The opposite side of this coin is that the secular functions of marriage aren't a church's. When a church weighs in on them anyway, putting every last ounce of its muscle behind its viewpoint, it's asking for trouble.
Last Sunday Cardinal George preached a sermon in which he announced that he'd written a letter of apology to Pope John Paul II. Why? Because a newspaper in Chicago--a city the pope always asks of "fondly" and has never thought of "as a center of anti-Catholicism"--published a "false accusation" on its front page. The previous Friday the Sun-Times had carried an AP story headlined "Pope Launches Global Campaign Vs. Gays." Said George, "The pope, of course, did no such thing."
George didn't fault the AP story itself, which reported that the Vatican's Congregation of the Doctrine of the Faith had issued a 12-page document in seven languages that "urged Catholics and non-Catholics...to unite in campaigning against gay marriages and gay adoptions" and put Catholic politicians on notice that they "have a 'moral duty' to oppose civil laws granting legal rights to gay couples."
George explained in his sermon that although Christ raised marriage to a sacrament, marriage springs from "nature itself" and predates both church and government. Marriage is the "lifelong union of a man and a woman who enter into a total sharing of themselves for the sake of family," and government can no more change this than the church can. A government that claims otherwise "becomes totalitarian." Defending marriage, the church is defending not doctrine but nature.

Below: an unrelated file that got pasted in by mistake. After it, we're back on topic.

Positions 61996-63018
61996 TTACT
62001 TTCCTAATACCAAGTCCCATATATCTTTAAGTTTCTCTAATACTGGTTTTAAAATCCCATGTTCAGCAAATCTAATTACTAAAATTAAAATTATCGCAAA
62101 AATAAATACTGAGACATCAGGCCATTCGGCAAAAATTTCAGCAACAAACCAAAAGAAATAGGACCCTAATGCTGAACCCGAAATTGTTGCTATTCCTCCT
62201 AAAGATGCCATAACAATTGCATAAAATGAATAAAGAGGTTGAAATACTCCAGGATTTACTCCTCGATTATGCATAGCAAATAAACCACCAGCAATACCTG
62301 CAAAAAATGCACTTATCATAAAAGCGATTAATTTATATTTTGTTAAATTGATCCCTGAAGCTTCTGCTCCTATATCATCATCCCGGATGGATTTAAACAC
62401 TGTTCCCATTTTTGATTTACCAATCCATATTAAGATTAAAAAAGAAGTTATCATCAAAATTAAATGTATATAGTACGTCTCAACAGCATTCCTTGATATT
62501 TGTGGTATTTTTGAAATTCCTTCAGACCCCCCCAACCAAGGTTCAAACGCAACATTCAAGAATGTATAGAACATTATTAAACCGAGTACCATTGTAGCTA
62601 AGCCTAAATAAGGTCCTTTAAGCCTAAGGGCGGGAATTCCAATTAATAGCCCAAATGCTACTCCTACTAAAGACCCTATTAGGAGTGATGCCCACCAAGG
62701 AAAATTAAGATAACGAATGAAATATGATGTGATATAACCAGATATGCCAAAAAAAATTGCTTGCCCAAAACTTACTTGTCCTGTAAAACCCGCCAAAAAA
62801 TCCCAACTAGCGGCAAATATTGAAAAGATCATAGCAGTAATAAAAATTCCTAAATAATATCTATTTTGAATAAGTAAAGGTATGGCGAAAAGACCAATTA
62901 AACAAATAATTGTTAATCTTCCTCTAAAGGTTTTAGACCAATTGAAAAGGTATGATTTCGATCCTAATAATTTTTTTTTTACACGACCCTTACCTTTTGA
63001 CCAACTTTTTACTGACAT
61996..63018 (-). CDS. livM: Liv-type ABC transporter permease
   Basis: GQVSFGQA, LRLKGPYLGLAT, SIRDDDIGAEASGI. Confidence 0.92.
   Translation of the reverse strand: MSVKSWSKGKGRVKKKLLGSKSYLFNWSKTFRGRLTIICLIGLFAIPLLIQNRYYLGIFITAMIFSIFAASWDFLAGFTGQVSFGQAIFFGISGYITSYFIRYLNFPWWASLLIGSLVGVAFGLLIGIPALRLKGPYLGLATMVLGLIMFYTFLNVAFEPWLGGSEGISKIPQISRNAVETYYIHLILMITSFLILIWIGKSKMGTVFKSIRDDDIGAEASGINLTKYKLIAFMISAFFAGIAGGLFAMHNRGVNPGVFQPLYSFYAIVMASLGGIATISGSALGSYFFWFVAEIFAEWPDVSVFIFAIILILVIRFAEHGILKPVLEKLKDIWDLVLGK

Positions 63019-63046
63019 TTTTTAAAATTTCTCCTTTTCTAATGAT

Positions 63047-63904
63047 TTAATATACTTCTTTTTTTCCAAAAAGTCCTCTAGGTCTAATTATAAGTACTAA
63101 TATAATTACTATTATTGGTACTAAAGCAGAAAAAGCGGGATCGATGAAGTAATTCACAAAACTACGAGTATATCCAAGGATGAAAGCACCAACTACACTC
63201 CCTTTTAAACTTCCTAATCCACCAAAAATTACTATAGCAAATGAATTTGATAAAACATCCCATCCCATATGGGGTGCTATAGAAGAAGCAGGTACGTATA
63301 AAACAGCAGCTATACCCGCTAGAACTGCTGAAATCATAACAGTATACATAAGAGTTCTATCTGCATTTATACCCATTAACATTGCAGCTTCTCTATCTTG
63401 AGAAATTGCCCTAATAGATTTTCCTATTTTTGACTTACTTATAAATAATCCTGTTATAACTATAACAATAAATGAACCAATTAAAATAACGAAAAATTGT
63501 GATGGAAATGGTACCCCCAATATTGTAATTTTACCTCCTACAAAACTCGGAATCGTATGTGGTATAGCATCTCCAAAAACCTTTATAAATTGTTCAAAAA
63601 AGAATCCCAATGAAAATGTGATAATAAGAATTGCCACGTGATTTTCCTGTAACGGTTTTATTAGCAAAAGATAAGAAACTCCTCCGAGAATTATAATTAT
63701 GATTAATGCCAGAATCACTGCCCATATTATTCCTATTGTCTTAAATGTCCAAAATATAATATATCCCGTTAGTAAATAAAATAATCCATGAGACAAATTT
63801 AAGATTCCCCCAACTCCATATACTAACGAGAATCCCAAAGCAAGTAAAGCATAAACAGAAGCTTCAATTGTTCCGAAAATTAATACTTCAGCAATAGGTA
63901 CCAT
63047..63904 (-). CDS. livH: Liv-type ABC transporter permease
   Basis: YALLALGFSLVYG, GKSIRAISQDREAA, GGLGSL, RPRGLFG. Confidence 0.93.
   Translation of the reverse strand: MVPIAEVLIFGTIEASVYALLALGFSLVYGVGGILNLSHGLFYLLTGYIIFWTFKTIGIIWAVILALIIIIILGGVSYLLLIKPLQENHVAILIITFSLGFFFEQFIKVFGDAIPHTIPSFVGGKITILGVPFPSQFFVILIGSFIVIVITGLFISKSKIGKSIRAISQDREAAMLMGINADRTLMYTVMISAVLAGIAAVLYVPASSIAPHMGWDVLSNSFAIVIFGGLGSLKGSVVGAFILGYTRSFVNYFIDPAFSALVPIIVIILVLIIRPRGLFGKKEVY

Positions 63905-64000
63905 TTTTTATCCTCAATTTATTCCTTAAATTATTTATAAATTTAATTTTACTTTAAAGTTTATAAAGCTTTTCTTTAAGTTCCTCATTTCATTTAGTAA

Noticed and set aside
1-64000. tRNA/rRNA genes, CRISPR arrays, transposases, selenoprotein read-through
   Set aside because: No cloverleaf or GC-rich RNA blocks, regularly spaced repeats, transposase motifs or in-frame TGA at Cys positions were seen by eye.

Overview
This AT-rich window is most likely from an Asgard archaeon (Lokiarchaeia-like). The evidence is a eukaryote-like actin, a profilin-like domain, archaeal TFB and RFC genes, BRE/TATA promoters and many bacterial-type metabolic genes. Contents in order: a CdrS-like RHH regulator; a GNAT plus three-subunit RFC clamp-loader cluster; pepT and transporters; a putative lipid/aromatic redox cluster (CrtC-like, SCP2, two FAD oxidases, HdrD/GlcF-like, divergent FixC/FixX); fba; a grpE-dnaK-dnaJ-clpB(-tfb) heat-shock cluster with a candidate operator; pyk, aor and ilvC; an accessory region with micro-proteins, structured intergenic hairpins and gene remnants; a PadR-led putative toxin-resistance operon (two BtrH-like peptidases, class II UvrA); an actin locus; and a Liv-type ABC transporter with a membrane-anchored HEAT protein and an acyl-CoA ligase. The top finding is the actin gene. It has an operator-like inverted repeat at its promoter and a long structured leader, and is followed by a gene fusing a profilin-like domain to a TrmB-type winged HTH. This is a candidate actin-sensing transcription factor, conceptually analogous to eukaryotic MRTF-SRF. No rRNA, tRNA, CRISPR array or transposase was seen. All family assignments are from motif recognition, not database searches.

Where is the lie in "Pope Launches Global Campaign Vs. Gays"? Apparently it's in the idea that the pope has declared gays his enemies. The same catechism that "teaches the truth about the nature of God's gift of human sexuality," George reminded his audience, "teaches that people of homosexual orientation should be treated with every respect and with compassion."